Author(s): Zhang YA, Salinas I, Oriol Sunyer J, Zhang YA, Salinas I, Oriol Sunyer J
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Abstract As key effector molecules of jawed vertebrate's adaptive immune system, immunoglobulins are produced by B lymphocytes, either as a secretory form (antibody) or as a membrane form (B cell receptor). Until recently, teleost fish B cells were thought to express only two classes of immunoglobulins, IgM and IgD. In addition, IgM in these species was thought to be the only immunoglobulin isotype responding to pathogens both in systemic or mucosal compartments. However, the unexpected discovery of IgT, a new teleost immunoglobulin unearthed in 2005, has provided for new opportunities to analyze further roles of teleost immunoglobulins in these two physiologically distinct compartments. The smoke about the potential function of IgT has cleared recently with the finding that this immunoglobulin appears to be specialized in gut mucosal immunity. Significantly, the new capability of measuring not only IgM but also IgT responses will greatly facilitate the evaluation and understanding of fish immune responses as well as the protective effects of fish vaccines. The purpose of this review is to summarize the molecular characterization of new IgT orthologs and subtypes in teleosts, as well as to describe the new findings concerning the protein structure of IgT, the B cells producing it, and its role in mucosal immunity. Published by Elsevier Ltd.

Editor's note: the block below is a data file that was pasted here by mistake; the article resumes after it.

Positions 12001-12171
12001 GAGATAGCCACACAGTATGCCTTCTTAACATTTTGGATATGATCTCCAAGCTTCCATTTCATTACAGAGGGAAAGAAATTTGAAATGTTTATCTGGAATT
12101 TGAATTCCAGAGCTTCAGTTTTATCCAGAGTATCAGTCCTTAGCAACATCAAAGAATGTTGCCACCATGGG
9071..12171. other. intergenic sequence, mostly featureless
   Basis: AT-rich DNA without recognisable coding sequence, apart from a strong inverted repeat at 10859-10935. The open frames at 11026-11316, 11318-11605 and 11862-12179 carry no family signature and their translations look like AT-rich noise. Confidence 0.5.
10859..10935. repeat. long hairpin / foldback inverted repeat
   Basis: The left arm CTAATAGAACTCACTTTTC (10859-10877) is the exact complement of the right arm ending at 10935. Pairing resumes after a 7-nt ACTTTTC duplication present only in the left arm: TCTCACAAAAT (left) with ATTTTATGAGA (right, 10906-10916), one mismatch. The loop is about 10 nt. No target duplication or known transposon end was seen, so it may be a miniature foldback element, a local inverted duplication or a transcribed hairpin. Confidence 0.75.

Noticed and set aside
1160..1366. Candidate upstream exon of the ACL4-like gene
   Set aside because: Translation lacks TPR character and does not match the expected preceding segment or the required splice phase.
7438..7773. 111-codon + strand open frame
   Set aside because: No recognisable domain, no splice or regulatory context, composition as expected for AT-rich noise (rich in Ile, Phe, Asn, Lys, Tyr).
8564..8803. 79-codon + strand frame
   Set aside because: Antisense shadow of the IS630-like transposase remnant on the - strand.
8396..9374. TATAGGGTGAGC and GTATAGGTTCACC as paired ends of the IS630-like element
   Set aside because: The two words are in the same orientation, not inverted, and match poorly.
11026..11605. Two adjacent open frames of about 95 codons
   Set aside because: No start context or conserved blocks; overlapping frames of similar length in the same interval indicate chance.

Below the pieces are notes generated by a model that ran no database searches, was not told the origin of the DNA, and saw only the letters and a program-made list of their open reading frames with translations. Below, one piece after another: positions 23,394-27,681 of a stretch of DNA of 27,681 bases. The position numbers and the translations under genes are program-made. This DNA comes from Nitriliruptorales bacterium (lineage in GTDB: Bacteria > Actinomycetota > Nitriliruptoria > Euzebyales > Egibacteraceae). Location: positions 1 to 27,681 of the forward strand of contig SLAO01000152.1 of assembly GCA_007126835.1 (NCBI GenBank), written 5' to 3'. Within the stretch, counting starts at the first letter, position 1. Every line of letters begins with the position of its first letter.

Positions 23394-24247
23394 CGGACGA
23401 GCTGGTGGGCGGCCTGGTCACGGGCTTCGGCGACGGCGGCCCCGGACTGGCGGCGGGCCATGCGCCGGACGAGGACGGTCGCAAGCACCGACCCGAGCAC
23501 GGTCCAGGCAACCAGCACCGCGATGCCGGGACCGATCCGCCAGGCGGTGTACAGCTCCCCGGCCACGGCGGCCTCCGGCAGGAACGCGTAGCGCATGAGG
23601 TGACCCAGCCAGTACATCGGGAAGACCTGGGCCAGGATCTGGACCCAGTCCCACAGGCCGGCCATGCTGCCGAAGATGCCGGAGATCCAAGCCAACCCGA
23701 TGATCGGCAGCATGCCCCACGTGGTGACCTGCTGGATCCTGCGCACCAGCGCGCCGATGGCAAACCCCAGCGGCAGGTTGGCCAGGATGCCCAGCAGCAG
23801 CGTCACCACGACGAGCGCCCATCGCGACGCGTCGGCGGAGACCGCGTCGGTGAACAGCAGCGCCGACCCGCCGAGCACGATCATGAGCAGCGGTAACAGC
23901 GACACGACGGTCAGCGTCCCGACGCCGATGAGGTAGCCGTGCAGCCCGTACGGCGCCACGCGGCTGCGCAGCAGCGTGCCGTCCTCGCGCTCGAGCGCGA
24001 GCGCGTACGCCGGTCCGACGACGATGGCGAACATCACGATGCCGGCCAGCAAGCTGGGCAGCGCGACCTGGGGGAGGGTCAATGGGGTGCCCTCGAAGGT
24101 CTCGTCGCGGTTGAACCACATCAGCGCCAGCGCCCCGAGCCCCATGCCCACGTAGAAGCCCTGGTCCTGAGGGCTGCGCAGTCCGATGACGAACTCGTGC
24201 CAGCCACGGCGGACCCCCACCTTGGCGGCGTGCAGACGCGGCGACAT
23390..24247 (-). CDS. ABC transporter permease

This article was published in Fish Shellfish Immunol
and referenced in Immunogenetics: Open Access